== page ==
International Marine Products, Inc.



Luis Sepulveda, Nelson Landaverde

Law Offices of Ramin R. Younessi, A.P.L.C

Bright Event Rentals, LLC




Nancy Gutierrez

Law Offices of Ramin R. Younessi, A.P.L.C

Bibi Fuel, Inc.



Jose Salazar

Law Offices of Ramin R. Younessi, A.P.L.C

HR Staffing Solutions, Inc.



Jeyssel Trujillo Rodriguez

Law Offices of Ramin R. Younessi, A.P.L.C

Cotti Foods California, Inc.



Yesica Munoz Madrigal

Law Offices of Ramin R. Younessi, A.P.L.C

APLC M.N.Sh., Inc. dba Del Taco



Rolando Rivera

Law Offices of Ramin R. Younessi, A.P.L.C

Immediate Guard Services, Inc.



Doris Tinoco

Law Offices of Ramin R. Younessi, A.P.L.C

Smart & Final LLC



Emilio Garcia

Law Offices of Ramin R. Younessi, A.P.L.C

ESG Personnel Leasing, Inc.




Adriana Gallegos

Law Offices of Ramin R. Younessi, A.P.L.C

Maps Services Inc.



Alejandro Medina

Law Offices of Ramin R. Younessi, A.P.L.C

F.S. Commercial Landscaping, Inc.



Raul Guevara

Law Offices of Ramin R. Younessi, A.P.L.C

The Original Mowbray’s Tree Services



Juan Jose Gonzalez

Law Offices of Ramin R. Younessi, A.P.L.C

GJ Gentry General Engineering, Inc.



Judicial Notice is proper pursuant to Evidence Code Section 452(c), which provides that courts may take judicial notice of the records and files of a state administrative board, such as the LWDA. However, the court may only judicially notice the existence of the record, not the truth of their contents.  (Sosinsky v. Grant (1992) 6 Cal.App.4th 1548, 1565.) 


Defendants also request the Court take Judicial Notice of the following:


Exhibit 1: Plaintiff’s PAGA notice letter: a letter from Plaintiff’s counsel on behalf of Plaintiff to the California Labor and Workforce Development Agency (“LWDA”) and Defendants regarding the alleged violations of the Labor Code that Defendants were accused of, dated March 11, 2020


Exhibit 2: Plaintiff Irma Gonzalez’s First Amended Complaint (“First Amended Complaint”) against Martini Associates Development, LLC d/b/a Los Angeles Adventurer All-Suite Hotel, a Nevada limited liability company; Frank Martini; and DOES 1 through 20 in Case No. 20STCV17540.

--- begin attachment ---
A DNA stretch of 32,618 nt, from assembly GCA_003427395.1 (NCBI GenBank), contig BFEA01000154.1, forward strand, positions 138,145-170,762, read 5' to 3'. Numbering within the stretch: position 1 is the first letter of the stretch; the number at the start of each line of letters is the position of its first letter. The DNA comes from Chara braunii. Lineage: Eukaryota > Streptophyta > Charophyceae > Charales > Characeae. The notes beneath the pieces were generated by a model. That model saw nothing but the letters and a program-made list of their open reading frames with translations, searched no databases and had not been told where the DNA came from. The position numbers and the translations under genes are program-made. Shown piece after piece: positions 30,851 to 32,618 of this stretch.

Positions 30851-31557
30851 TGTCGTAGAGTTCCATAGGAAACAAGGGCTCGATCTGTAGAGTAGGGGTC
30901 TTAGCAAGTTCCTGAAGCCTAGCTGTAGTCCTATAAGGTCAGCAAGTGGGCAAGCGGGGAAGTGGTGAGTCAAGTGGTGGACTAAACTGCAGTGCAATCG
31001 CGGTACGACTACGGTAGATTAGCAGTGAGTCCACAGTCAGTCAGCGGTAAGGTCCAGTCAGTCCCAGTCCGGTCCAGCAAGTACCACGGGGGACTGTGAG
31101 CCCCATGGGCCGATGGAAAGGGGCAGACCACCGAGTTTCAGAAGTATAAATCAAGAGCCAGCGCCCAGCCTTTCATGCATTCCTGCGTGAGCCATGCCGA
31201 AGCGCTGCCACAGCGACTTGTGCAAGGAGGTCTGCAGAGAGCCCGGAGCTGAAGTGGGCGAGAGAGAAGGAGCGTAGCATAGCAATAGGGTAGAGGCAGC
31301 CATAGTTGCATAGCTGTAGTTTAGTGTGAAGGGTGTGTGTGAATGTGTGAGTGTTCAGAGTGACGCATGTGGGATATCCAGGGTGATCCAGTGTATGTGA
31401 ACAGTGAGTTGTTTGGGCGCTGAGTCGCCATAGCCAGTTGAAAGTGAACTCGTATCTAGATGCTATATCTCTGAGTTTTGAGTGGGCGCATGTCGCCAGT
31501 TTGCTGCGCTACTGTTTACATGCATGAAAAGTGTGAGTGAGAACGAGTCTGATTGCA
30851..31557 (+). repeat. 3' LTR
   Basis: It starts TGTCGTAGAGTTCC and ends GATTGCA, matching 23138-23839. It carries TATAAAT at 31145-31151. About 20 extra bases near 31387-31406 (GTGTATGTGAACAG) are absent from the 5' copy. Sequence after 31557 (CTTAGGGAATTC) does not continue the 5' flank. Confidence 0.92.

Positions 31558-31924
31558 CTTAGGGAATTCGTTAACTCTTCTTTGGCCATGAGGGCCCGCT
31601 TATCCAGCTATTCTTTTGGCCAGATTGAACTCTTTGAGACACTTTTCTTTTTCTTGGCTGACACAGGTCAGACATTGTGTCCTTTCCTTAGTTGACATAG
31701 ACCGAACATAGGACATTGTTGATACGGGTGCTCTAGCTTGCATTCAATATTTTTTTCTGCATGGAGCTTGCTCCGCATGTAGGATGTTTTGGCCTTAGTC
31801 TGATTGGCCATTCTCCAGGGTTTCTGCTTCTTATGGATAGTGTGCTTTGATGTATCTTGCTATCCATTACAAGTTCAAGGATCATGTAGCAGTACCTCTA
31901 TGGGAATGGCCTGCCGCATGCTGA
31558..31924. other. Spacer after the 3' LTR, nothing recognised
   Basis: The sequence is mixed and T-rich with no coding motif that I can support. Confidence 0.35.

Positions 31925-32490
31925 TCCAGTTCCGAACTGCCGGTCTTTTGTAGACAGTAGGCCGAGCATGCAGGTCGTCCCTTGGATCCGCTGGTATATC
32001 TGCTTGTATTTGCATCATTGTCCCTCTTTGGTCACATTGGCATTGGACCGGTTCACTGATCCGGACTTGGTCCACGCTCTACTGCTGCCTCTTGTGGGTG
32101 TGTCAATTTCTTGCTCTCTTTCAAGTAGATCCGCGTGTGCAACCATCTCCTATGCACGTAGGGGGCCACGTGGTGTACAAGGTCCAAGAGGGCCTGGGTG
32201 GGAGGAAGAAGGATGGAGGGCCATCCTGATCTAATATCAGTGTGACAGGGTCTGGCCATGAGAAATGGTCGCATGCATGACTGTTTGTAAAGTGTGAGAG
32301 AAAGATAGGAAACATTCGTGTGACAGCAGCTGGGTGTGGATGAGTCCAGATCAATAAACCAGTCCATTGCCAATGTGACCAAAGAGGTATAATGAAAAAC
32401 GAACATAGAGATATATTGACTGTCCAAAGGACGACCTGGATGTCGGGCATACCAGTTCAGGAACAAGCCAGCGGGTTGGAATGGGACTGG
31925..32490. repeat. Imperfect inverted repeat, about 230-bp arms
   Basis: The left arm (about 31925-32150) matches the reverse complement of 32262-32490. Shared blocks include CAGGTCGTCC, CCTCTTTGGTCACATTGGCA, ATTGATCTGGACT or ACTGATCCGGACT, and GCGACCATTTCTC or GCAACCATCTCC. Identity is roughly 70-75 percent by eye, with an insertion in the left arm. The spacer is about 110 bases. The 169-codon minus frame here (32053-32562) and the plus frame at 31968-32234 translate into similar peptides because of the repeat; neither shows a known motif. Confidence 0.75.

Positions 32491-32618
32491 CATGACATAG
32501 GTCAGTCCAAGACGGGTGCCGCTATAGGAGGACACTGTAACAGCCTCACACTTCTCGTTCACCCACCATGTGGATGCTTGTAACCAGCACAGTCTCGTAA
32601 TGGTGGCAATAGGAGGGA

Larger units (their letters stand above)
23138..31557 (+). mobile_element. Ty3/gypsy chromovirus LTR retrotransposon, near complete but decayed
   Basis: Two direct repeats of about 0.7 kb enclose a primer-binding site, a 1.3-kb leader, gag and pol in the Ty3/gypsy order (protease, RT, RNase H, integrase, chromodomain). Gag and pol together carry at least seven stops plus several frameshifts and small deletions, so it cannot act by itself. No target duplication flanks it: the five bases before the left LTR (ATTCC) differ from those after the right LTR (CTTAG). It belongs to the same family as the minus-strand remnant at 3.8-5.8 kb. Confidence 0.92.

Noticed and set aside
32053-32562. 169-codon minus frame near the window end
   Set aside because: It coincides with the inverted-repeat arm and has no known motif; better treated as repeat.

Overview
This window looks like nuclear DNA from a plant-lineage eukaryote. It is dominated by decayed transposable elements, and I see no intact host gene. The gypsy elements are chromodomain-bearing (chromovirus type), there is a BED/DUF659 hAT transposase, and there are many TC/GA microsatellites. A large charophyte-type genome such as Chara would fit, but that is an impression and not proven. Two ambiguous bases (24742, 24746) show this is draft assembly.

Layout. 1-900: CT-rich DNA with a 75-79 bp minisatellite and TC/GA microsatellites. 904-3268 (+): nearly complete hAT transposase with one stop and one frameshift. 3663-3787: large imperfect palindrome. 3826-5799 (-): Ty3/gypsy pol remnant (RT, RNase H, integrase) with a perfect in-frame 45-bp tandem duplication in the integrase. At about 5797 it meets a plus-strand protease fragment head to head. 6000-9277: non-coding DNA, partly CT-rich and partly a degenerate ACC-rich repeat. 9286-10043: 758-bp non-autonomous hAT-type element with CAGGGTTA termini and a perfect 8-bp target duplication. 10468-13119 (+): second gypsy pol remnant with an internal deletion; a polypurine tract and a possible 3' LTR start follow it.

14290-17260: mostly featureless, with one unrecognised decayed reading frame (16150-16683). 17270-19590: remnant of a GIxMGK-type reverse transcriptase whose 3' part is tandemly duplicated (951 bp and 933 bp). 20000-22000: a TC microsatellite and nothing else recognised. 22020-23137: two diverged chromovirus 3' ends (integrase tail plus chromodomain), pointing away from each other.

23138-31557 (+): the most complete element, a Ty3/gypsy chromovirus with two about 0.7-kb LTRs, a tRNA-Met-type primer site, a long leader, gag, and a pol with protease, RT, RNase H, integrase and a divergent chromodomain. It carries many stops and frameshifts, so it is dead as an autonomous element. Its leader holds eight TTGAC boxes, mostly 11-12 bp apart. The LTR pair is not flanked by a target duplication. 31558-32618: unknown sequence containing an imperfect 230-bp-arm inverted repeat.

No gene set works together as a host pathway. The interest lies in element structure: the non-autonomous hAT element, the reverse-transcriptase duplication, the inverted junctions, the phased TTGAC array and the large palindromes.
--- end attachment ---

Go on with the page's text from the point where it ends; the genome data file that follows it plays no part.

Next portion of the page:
Defendants’ Request for Judicial Notice is GRANTED, pursuant to Evidence Code Section 452 subdivision (c) and (d). 


Defendants’ demur to Plaintiff’s FAC as to the sixth and eighth cause of action.


1.               COA 6: Private Attorney General Act (Labor Code § 2699)


a.               Lack of Proper Notice before filing PAGA Claim


Defendants argue Plaintiff’s sixth cause of action fails because Plaintiff failed to exhaust her administrative remedies and therefore, lacks the capacity to sue under the PAGA.


A prerequisite to filing a PAGA claim is that the aggrieved employee give notice to the Labor and Workforce Development Agency (“LWDA”) and the employer of the alleged labor violations. (Williams v. Superior Court (2017) 3 Cal.5th 531, 545.) Defendants allege that Plaintiff’s PAGA notice is deficient and does not comply with Labor Code Section 2699.3(a)(1)(A) because it contains conclusory allegations that fail to set forth “the facts and theories supporting the alleged violations” sufficient to give LWDA information to assess the seriousness of the alleged violations and to decide whether to allocate resources to an investigation. (See Lab. Code § 2699.3.) For this reason, Defendants assert Plaintiff failed to exhaust her administrative remedies before filing her PAGA claim.


Defendants cite Brown v. Ralphs Grocery (2018) in support of the proposition that Plaintiff’s notice to LWDA was deficient. (Brown v. Ralphs Grocery (2018) 28 Cal.App.5th 824.) The plaintiff in Brown, before bringing her PAGA action, filed a notice of the alleged Labor Code violations with LWDA in 2009 (the “2009 Notice”), as required under Labor Code Section 2699.3(a). (Id. at 829.) In 2016, Plaintiff sent LWDA and the defendant another notice (“2016 Notice”) alleging new labor violations not alleged in the 2009 Notice. (Id. at 832.) The defendant in Brown moved for judgment on the pleadings as to the LWDA notices, alleging the 2009 Notice was deficient and the 2016 Noice was time-barred. (Id. at 829) The trial court sustained the demurrer finding the 2009 notice was deficient. (Id.) The 2016 Notice was found to be time-barred. (Id. at 839.)